Tuesday, December 27, 2005

The Devolution of the Corporation

Have you noticed that the larger corporations seem to be wandering lost through the world economy? That corporate issues are far more important to the Boards of Directors than are the actual products and services produced? Corporations fill their home offices with unneeded executives--vice presidents and assistants to vice presidents--and their regional offices with regional managers and assistants to regional managers, not to mention area managers and their assistants, safety officers and human resources officers. Sexual harrassment officers, for cryin' out loud.

Scott Adams knows it, and I know it: his Dilbert cartoon series is a lot closer to the mark than many corporate officers would ever admit.

The dirty little secret is that the rank and file in many of these firms is given the short shrift, in the form of understaffing, underqualified staffing, a plethora of needless rules and a communications wall between lower and upper etchelons. Executive ranks regale themselves with high salaries, bodaceous benefits and luxurious working spaces. Even in non-union industries employees are treated as interchangeable ciphers when they're regarded at all.

Wow! This all sounds like an introduction to some Marxist tract, doesn't it? Well, that's not it at all, boys and girls. Attend!

There's an illness in the corporate structure. It'd be guesswork to try to say whence the illness began. Some say it was with greedy owners of the firms. That might be true in the isolated case, but I don't think it captures the root of the problem.

So, class, from what entity do nearly all of our problems eminate? Anyone?

Hermione gets it right once again. Government! Ten points for Gryffindor!

The beginnings of the current malaise coincide roughly with the beginnings of the rapid increases in the size and scope of government, not long after the War Between the States. During that period, encompassing roughly seventy-five years, we find that many of our favorite technological advances were begun. Automobiles. Transcontinental rail travel--and shipping. Aircraft. Telephones. Radio. The assembly line. It's a long list.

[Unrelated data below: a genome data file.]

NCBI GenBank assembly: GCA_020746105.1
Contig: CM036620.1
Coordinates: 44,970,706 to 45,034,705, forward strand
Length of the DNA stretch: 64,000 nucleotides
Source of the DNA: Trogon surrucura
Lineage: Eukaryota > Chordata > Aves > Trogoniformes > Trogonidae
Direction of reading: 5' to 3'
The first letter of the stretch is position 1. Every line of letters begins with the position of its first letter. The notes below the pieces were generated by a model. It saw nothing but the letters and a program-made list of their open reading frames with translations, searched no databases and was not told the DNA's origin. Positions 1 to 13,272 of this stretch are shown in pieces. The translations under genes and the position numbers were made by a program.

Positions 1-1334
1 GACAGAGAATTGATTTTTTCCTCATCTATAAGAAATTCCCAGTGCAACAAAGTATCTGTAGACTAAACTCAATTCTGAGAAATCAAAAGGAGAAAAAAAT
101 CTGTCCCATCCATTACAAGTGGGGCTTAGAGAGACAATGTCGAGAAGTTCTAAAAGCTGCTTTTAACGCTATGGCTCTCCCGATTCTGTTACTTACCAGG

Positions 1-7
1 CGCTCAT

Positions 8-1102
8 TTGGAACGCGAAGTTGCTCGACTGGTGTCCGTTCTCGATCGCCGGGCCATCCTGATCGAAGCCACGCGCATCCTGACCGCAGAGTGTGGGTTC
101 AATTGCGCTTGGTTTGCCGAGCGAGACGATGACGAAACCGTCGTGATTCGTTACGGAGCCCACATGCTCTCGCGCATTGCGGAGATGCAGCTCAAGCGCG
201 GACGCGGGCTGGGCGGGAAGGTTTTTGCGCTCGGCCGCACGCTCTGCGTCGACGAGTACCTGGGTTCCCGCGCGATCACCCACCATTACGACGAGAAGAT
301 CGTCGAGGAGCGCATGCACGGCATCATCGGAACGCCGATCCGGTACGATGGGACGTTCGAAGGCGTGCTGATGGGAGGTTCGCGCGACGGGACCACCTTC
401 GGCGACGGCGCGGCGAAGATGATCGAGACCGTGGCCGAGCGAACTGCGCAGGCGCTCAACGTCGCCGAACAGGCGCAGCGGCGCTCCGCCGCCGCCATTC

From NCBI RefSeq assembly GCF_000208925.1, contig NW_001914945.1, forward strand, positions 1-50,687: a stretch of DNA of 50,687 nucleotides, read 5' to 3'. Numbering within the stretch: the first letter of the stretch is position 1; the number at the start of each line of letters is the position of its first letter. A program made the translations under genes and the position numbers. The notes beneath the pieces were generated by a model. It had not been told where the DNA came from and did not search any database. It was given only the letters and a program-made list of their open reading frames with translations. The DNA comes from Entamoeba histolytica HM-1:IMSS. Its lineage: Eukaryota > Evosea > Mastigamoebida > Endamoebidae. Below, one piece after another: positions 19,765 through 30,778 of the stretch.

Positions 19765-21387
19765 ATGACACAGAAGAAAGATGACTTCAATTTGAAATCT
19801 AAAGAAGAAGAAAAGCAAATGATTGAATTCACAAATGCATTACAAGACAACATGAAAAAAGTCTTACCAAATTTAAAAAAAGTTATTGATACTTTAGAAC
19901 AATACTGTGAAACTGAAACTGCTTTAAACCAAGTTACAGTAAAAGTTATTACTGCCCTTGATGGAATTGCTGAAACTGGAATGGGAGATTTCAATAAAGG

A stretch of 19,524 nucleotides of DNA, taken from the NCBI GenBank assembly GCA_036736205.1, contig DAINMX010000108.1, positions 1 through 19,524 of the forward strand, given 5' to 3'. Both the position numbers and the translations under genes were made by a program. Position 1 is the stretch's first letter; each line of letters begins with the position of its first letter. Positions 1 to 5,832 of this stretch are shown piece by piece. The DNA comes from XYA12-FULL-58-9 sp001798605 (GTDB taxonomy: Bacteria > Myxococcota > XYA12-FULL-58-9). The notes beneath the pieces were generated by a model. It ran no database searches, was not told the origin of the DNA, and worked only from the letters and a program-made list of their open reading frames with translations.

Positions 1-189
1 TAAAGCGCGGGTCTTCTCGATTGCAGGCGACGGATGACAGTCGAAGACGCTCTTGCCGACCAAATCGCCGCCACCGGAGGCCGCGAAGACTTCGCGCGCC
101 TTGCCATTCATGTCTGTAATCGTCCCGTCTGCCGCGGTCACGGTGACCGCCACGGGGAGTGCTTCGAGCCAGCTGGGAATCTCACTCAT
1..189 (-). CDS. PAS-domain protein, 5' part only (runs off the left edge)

Why haven't automakers filled the skies with flying personal cars? Why hasn't the aeronautics industry made travel between the planets and asteroids a routine practice? Why aren't we living 150-year healthy, vigorous lives?

Virtually all of these industries and others had the following in common: The ownership of the firms comprising these industries were overwhelmingly hands-on builders. Henry Ford built automobiles, as did Ransom E Olds and most of the others. Alex Bell figured out the telephone. Thomas Edison....what can I say: he did everything. There are many more; I'll spare you the list.

Who are our corporate heads now? Lawyers. To a man. The only major exception that comes to mind is in computer software development. Not surprisingly, software development is just about the only industry in which there's still quite a bit of innovation. As the software industry turns more and more toward lawyers to head their firms, expect to see this innovation gradually go into decline (I'm thinking that Microsoft may have already begun the first dance).

We now have hundreds of large corporations, headed by lawyers, carrying relatively few engineers (or accountants or medical doctors or other scientists) in top management, doing what they've always done, by rote, with innovation largely stifled.